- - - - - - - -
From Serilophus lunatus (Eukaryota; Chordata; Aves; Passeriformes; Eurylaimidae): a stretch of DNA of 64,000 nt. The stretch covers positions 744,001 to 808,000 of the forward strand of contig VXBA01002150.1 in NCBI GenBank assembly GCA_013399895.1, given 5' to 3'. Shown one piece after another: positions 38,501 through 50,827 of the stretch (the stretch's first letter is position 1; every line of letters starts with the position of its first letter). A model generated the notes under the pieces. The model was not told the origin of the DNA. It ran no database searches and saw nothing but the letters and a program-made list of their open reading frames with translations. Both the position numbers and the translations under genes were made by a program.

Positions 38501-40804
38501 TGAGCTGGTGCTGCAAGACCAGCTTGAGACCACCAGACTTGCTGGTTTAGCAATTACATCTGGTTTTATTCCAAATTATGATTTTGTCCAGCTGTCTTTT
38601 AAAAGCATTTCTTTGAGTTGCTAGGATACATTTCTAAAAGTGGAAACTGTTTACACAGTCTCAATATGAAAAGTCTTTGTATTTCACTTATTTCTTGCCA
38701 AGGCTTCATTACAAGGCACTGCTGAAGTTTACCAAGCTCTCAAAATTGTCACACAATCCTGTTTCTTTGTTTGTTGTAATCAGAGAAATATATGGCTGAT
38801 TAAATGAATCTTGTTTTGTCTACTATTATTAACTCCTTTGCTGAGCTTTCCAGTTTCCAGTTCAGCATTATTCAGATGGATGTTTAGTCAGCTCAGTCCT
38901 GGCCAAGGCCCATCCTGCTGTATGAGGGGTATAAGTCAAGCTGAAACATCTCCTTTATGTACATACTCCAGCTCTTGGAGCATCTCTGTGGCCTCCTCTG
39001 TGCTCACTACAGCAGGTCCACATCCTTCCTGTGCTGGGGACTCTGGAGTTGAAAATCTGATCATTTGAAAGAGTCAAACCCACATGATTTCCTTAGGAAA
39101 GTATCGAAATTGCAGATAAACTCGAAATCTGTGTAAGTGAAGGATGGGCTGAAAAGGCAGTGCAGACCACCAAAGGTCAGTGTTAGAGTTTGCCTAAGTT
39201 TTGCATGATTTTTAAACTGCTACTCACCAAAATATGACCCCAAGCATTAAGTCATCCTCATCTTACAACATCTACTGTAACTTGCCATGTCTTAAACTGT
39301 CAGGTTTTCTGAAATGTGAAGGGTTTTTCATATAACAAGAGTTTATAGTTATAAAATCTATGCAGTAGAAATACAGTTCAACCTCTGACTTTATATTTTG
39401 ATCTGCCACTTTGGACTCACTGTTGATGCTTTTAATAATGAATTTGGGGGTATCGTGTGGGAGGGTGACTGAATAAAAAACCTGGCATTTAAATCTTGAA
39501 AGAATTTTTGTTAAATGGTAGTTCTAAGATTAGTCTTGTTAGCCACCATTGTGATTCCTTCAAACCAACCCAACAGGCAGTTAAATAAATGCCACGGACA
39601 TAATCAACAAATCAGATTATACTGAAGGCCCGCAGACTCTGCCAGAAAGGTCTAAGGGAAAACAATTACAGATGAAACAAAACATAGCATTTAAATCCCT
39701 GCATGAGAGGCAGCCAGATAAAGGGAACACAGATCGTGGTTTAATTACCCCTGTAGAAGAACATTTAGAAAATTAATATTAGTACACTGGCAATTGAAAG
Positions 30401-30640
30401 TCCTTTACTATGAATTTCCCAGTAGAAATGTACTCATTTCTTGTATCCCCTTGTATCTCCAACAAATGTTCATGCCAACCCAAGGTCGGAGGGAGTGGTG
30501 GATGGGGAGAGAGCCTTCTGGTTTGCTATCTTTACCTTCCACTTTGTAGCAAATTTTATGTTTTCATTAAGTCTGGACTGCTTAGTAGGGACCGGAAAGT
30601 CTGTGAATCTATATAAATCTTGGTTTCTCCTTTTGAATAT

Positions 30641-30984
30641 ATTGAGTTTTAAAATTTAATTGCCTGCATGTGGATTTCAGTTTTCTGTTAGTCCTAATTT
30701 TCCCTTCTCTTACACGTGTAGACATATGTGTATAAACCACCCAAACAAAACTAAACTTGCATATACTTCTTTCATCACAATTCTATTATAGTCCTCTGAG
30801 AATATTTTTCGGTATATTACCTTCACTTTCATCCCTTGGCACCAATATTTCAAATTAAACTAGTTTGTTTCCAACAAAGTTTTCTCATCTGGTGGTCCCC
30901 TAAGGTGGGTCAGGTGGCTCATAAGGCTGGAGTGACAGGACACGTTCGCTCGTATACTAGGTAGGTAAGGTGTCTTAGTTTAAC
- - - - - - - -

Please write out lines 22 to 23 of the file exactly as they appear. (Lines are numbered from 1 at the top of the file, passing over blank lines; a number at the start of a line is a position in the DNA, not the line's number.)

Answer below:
30701 TCCCTTCTCTTACACGTGTAGACATATGTGTATAAACCACCCAAACAAAACTAAACTTGCATATACTTCTTTCATCACAATTCTATTATAGTCCTCTGAG
30801 AATATTTTTCGGTATATTACCTTCACTTTCATCCCTTGGCACCAATATTTCAAATTAAACTAGTTTGTTTCCAACAAAGTTTTCTCATCTGGTGGTCCCC